My best advice is really, to just keep speaking all these different languages. When I was younger, I often felt very ashamed that mum wasn’t speaking to me in English, and always tried to hide the fact that I understood perfectly Thai. I thought it was embarrassing not to speak English. For a long time I refused to answer her back in Thai, even though I knew the words.


    The subconscious mind works wonders. Now that I am older, I am thankful, I believe that even though I am no longer that good in those languages, living in a multilingual family made me able to pick up new language faster than most of my peers.

    I move to Norway in my teens, and now speak Norwegian too. In Norway, I was made to learn German in 2 years. I would like to think I excelled faster because of my language background, and languages just seem to come more naturally. Just to make things even more confusing, I moved to Norway to live with my Danish uncle and aunt, where i picked up a few little words in Danish too :)

    So my best advice is to just stick to it. Children really do soak up new informations fast, and even if they are not putting it to use, in time – it’ll come in handy.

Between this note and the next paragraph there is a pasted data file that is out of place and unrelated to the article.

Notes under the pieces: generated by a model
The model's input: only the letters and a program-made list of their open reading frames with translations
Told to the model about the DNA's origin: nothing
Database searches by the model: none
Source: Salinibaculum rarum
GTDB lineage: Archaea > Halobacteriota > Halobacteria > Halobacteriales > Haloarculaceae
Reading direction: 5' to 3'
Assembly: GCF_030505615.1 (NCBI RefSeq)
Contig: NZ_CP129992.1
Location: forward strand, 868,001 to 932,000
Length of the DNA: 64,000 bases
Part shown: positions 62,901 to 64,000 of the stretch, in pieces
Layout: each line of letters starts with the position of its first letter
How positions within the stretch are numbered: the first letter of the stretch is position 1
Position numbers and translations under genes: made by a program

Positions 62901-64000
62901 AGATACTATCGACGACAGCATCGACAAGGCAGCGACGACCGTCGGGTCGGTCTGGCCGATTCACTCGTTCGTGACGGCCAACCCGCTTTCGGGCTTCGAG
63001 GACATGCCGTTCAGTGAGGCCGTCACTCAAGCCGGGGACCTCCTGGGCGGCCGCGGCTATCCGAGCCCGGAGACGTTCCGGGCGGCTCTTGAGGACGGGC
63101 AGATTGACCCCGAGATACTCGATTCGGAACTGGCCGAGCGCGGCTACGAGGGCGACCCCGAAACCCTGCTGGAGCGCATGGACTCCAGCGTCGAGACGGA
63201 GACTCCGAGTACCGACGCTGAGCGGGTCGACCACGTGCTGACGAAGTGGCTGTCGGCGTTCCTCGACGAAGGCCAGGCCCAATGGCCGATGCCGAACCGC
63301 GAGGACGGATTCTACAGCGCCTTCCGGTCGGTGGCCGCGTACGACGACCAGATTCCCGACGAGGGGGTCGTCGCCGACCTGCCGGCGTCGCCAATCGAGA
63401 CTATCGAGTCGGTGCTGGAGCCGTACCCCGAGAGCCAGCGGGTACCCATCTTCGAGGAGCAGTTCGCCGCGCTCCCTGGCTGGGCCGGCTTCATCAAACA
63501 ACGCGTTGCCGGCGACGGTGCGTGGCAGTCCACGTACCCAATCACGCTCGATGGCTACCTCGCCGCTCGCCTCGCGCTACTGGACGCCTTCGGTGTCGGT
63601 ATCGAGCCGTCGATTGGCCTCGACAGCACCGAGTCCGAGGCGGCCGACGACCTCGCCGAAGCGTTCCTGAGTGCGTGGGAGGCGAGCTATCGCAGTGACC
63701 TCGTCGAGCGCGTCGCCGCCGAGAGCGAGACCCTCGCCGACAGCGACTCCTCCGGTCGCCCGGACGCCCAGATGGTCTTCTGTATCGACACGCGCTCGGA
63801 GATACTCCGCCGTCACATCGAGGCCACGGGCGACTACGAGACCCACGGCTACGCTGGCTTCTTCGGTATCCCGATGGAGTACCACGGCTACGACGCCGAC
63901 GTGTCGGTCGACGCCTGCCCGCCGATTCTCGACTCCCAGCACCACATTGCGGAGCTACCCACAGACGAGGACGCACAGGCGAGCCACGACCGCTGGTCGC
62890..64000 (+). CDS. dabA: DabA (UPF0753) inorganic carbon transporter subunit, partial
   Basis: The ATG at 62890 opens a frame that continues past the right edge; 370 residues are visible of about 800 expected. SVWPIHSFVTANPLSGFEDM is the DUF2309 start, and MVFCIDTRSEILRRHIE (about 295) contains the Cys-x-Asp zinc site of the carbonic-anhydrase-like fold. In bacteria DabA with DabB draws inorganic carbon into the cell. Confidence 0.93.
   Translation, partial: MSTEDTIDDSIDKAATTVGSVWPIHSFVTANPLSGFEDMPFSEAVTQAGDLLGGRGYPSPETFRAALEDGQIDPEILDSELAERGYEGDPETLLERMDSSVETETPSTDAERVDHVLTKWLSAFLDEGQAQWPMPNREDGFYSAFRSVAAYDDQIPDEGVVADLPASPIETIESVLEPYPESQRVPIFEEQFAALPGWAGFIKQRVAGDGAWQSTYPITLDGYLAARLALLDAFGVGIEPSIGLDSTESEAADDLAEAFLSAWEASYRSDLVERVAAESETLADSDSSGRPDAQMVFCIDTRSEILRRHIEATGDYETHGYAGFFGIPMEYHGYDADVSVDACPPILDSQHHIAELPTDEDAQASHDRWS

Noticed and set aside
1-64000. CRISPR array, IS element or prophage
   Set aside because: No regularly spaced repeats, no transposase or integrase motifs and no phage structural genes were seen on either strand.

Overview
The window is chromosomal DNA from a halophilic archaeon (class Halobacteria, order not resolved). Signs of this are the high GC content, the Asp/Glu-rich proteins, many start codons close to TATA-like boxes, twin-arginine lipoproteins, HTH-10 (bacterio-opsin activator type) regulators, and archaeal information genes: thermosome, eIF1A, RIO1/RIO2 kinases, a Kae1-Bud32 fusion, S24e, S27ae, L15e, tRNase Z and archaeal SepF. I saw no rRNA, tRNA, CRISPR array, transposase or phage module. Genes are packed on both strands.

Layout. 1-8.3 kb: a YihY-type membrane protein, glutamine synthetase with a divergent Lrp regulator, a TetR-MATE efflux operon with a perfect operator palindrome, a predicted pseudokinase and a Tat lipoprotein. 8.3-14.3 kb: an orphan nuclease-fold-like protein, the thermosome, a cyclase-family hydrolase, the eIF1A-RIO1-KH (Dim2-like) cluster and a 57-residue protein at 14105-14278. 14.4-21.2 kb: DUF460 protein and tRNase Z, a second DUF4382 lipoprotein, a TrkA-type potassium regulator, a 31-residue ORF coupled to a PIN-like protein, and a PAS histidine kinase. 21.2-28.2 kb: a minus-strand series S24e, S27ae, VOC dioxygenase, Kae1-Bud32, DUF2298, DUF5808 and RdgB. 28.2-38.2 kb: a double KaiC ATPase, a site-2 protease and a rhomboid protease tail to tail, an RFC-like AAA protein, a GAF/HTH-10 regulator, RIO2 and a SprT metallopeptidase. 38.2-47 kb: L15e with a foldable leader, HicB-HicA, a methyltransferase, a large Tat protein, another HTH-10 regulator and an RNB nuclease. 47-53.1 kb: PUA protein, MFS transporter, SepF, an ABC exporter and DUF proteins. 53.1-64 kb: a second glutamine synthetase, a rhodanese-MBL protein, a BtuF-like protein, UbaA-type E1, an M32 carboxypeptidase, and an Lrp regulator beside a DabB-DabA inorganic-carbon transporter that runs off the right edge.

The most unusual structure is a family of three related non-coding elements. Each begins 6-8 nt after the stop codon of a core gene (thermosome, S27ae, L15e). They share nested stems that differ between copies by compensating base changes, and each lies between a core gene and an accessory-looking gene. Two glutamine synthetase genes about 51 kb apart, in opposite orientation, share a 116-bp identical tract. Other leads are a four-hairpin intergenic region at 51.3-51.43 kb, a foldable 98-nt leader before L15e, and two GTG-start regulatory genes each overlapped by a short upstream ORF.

• lindamh

    Having worked in international schools, some children handle languages well and others don’t. Many will not speak often and will appear shy (the brain is trying to interpret). Use pictures no matter the language used (one mother used velcro around the table to put the pictures which were removed as the child was more fluent – the pictures facilitated understanding and created conversation opportunities no matter the language). Experts recommend being taught a language by a native speaker. Too many languages creates a person who is fluent in no language (speaking/reading/writing). Learning other languages is said to be easier if you are fluent in at least one language. My DIL handled her bilingual household this way: Both parents speak the same 2 languages – each fluent in their mother tongue. So when in the US, they speak French at home and English outside; in France, they speak English at home and French outside. The children are fluent in both and well-adjusted.

  • lindamh

    PS Speaking to the baby in multiple languages, creates “space” for the various sounds and makes it easier to learn the languages. (It’s shown that babies lose the ability to recognize certain language sounds if they are not exposed to them)

    Tony Nguyen Reply:

    Dear Sara,

    Congrats for your kid, do you plan to learn Cantonese? As the language is much easier for your daughter to study.

  • Aurora85

    A bit late, but congratulations on the baby girl! If all goes okay, I’ll be having a boy next month, and father is of Chinese ancestry from Hong Kong. The father wants for him to learn Cantonese and Russian (his and mine languages) and English itself will come in time.